Being dedicated Austinites, we at AQUILA love to tout the many reasons why living in Austin is so great. After all, our city frequently ranks at the top of “best places to live” lists, and our local economy is one of the strongest in the country. However, we also understand that, as Austin continues to grow, there are a number of challenges that must be overcome to make the transition as smooth as possible. In this article, we take a look at some of the hurdles Austin faces today, including:
- Transportation Infrastructure
- Low Unemployment
- Rising Housing Prices
- Keeping Austin Weird vs. Letting Austin Grow
There are, of course, other areas of concern pertaining to Austin’s economy, social policies and business environment, but we will leave those to the economists.
1. Transportation Infrastructure
There’s no getting around it; traffic in Austin is not the best, and it’s only going to get worse for the near future. Like other cities that have experienced similar growth over relatively short periods of time, Austin’s existing road infrastructure was simply not designed to handle the current number of people on the road. Public transportation options are also not robust enough in their current state to alleviate the excess strain on our road network.
However, that doesn’t mean that the future is not bright for transportation in Austin. Several projects are either completed, underway or planned that should help solve some of the bumper-to-bumper traffic issues that many of us endure on our daily commute.
Construction on US-183 South, for instance, is underway and anticipated to be completed in 2020. The project, estimated to cost $743 million, is expected to provide an alternative north/south corridor to IH-35 and Mopac that will open up access to East Austin. The new road will feature tolled and non-tolled sections, as well as bike lanes and sidewalks.1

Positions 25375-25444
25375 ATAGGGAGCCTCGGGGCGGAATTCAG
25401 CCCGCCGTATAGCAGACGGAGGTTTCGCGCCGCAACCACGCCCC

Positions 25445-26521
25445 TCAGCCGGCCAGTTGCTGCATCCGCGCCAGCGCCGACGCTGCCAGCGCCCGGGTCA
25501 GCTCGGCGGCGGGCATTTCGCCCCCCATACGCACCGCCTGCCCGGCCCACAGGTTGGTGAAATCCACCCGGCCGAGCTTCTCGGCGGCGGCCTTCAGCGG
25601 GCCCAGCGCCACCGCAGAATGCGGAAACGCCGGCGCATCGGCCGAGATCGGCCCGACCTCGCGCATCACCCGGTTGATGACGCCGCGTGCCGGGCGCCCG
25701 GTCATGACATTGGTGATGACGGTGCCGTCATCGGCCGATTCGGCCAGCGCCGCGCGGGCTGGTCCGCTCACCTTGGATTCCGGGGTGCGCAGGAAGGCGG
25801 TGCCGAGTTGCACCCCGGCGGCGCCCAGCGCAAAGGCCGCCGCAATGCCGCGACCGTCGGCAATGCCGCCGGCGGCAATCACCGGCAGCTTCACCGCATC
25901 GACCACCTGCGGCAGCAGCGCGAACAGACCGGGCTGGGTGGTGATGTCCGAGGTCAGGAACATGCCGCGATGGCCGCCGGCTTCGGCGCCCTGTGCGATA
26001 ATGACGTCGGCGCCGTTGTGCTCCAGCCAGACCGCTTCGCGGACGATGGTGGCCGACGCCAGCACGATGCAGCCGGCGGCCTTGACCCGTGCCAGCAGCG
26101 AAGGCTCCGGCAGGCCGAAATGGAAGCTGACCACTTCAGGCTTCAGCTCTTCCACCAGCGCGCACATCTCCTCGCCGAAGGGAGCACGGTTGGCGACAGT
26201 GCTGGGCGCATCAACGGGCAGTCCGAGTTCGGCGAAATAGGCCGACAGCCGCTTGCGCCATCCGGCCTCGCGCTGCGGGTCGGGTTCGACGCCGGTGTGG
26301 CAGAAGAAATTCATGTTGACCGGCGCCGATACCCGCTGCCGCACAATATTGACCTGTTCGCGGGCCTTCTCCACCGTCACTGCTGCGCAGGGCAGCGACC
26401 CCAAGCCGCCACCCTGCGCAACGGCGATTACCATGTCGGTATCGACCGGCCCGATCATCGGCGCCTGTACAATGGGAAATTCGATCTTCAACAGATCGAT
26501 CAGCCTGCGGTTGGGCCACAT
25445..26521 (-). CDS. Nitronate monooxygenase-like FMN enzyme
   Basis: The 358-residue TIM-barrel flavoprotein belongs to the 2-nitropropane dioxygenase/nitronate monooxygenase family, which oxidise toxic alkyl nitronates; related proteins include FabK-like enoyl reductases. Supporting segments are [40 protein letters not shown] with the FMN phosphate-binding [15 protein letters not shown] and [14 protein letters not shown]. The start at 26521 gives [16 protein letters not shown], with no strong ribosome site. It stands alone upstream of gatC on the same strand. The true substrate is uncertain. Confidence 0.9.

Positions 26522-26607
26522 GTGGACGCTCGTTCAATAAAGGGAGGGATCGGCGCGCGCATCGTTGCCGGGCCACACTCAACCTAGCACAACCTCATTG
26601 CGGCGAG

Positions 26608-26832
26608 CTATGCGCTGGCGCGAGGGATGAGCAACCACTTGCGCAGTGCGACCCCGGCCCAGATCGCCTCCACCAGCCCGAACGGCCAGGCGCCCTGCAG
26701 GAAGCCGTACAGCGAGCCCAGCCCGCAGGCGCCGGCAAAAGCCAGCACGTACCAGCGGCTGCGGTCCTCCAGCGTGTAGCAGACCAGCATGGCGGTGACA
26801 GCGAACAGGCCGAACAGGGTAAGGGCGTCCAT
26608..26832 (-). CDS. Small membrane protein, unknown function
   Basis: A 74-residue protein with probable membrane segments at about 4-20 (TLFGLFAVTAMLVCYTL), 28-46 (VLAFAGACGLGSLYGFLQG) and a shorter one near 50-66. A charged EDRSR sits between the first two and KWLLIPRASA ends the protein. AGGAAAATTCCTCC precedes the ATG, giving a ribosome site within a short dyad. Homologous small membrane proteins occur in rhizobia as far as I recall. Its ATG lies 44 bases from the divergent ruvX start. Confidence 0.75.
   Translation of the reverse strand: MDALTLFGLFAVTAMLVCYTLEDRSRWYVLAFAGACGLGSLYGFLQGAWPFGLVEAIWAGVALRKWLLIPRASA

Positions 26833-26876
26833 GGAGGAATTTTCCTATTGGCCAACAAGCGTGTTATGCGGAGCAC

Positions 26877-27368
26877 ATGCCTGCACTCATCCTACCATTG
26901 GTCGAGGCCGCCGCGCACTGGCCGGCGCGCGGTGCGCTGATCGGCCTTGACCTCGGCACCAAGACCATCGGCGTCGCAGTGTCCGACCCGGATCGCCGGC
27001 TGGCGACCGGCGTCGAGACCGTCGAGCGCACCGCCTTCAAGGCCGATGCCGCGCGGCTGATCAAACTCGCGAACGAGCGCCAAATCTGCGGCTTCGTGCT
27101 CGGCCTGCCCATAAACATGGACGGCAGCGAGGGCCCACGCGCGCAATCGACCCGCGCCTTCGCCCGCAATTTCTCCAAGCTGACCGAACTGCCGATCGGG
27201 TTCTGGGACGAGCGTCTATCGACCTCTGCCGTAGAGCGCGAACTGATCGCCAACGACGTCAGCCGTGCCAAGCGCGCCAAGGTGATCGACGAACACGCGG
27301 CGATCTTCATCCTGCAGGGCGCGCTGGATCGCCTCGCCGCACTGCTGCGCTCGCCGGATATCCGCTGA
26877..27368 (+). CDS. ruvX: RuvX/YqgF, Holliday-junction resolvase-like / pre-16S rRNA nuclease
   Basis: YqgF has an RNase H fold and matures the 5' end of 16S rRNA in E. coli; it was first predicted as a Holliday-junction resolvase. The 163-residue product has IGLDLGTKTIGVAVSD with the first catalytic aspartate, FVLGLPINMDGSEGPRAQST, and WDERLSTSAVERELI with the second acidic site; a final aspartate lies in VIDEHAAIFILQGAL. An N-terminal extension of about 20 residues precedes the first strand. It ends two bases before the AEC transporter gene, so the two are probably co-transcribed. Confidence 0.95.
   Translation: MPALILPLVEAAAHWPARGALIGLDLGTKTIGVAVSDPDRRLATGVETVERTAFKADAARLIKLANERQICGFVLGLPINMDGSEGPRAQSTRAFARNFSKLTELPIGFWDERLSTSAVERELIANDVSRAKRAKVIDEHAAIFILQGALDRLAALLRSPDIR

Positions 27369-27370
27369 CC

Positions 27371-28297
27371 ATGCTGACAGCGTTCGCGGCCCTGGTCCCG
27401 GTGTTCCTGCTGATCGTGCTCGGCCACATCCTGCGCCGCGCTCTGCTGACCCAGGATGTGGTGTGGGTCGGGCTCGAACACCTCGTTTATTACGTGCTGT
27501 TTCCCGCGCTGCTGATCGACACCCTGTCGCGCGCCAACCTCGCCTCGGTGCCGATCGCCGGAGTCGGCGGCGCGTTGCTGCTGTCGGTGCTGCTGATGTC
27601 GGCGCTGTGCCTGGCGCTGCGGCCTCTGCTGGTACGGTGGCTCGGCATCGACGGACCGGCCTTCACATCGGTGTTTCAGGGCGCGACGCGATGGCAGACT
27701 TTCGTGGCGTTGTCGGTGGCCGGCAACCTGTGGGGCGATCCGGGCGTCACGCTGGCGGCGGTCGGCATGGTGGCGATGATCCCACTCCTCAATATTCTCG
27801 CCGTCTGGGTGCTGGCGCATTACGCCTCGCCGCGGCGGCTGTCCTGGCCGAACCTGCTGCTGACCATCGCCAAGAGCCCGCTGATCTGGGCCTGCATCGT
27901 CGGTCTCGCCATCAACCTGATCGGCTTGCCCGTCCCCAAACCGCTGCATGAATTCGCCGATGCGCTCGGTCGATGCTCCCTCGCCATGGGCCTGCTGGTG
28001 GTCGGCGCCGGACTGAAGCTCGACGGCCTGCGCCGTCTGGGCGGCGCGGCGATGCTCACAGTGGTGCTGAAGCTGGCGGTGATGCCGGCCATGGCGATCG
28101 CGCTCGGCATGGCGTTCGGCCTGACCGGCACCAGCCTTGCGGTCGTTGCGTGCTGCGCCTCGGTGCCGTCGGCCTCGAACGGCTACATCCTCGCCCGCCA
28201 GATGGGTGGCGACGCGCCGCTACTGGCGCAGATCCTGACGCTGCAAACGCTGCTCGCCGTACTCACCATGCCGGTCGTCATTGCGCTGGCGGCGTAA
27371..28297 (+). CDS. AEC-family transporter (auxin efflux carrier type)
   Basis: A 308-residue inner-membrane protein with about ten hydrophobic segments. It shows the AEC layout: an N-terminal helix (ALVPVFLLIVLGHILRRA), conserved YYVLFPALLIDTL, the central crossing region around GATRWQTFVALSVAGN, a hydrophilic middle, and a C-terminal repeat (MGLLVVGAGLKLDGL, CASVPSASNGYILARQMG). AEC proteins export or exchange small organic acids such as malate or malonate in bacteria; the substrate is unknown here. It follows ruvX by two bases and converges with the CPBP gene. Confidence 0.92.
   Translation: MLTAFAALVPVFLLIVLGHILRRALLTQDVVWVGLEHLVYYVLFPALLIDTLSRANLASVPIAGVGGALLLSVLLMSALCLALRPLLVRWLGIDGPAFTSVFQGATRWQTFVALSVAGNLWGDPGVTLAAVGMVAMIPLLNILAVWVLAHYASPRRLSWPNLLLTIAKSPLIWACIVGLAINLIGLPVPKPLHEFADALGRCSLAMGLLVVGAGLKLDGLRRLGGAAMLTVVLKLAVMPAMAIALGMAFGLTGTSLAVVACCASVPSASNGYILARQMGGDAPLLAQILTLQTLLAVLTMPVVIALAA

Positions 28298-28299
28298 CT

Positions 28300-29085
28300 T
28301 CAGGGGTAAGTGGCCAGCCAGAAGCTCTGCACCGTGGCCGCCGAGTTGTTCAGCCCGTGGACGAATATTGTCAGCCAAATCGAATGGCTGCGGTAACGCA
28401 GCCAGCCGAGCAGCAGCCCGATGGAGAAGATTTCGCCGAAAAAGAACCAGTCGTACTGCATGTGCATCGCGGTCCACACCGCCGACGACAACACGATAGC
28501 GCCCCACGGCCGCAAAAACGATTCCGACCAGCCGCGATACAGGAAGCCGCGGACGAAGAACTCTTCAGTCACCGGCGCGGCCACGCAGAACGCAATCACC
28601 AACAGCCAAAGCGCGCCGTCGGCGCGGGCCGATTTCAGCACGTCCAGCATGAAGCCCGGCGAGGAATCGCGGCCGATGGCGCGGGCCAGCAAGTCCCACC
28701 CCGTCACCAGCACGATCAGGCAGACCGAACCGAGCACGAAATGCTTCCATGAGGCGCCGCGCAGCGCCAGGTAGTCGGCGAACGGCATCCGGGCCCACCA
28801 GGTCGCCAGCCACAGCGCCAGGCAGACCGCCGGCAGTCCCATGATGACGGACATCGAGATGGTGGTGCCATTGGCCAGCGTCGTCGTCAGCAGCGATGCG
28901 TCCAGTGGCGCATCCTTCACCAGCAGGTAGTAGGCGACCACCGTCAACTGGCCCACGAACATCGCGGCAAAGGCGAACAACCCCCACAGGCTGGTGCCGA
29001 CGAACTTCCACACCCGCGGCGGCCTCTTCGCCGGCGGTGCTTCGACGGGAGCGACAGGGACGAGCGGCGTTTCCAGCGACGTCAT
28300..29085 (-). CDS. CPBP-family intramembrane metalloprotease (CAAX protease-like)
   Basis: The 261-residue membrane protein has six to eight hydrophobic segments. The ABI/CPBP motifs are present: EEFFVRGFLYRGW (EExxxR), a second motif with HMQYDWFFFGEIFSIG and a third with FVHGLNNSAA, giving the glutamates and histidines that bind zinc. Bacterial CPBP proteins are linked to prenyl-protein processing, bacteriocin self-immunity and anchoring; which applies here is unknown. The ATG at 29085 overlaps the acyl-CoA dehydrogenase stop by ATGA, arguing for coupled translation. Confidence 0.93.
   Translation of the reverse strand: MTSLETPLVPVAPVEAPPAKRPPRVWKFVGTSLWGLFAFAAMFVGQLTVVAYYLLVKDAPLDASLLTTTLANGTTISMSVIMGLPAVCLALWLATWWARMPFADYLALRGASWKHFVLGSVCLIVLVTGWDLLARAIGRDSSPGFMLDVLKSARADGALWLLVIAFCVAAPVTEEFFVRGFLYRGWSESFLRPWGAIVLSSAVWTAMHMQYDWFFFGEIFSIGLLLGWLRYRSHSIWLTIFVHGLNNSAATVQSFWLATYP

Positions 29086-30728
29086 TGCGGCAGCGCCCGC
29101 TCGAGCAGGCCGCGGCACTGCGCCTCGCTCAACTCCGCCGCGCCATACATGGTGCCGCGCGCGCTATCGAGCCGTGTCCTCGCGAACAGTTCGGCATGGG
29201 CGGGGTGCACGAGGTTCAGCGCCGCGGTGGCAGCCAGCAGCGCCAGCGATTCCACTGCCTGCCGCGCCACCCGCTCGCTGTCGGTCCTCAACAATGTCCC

Improvements for US-183 North near Cedar Park are also in the works, with construction anticipated to begin in 2021. While additional lanes may not completely solve the traffic issues on either of these corridors that we see during rush hour, it is a positive step towards increasing our infrastructure’s capacity that will undoubtedly be needed in the future.
2. Low Unemployment
Austin has one of the lowest unemployment rates of any city in the country, sitting at 2.5% as of November 2019.2 While this is a great achievement and one of the many reasons Austin is frequently ranked as one of the best places to live, having such low unemployment brings with it some drawbacks that could potentially cause issues in the long run.
From an employer perspective, low unemployment means there is fierce competition to secure and keep the best talent. With the seemingly endless list of available jobs to choose from (currently 23,000 according to Indeed), employees in Austin hold a lot of negotiating power. This competition can make it a challenge for Austin’s smaller, locally-owned businesses to acquire talent, and may also discourage other small to medium-sized companies from moving to Austin due to the high cost of hiring a top-tier employee. Large employers in and around Austin (Dell, Apple, Facebook, Google, etc.) can simply pay more and offer better benefits than their smaller counterparts, resulting in a concentration of high-salaried jobs that are outliers to the rest of the job market.